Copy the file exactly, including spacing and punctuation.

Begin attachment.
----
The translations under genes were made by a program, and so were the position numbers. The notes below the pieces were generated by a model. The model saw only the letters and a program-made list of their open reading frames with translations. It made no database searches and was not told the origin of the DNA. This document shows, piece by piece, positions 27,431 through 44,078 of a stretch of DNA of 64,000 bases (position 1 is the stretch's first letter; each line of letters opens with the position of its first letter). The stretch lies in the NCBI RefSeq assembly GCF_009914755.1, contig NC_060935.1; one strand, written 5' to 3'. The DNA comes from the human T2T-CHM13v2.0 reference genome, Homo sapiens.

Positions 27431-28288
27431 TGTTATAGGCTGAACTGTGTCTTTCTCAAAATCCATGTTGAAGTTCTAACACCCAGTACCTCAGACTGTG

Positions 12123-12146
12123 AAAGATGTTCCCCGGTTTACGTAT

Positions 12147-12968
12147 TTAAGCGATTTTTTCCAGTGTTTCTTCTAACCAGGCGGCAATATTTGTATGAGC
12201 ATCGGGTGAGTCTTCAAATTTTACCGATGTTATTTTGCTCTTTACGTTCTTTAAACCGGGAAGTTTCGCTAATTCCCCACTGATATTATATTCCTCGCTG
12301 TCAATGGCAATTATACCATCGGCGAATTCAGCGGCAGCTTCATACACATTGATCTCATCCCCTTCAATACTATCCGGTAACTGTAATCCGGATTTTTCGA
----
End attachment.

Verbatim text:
The translations under genes were made by a program, and so were the position numbers. The notes below the pieces were generated by a model. The model saw only the letters and a program-made list of their open reading frames with translations. It made no database searches and was not told the origin of the DNA. This document shows, piece by piece, positions 27,431 through 44,078 of a stretch of DNA of 64,000 bases (position 1 is the stretch's first letter; each line of letters opens with the position of its first letter). The stretch lies in the NCBI RefSeq assembly GCF_009914755.1, contig NC_060935.1; one strand, written 5' to 3'. The DNA comes from the human T2T-CHM13v2.0 reference genome, Homo sapiens.

Positions 27431-28288
27431 TGTTATAGGCTGAACTGTGTCTTTCTCAAAATCCATGTTGAAGTTCTAACACCCAGTACCTCAGACTGTG

Positions 12123-12146
12123 AAAGATGTTCCCCGGTTTACGTAT

Positions 12147-12968
12147 TTAAGCGATTTTTTCCAGTGTTTCTTCTAACCAGGCGGCAATATTTGTATGAGC
12201 ATCGGGTGAGTCTTCAAATTTTACCGATGTTATTTTGCTCTTTACGTTCTTTAAACCGGGAAGTTTCGCTAATTCCCCACTGATATTATATTCCTCGCTG
12301 TCAATGGCAATTATACCATCGGCGAATTCAGCGGCAGCTTCATACACATTGATCTCATCCCCTTCAATACTATCCGGTAACTGTAATCCGGATTTTTCGA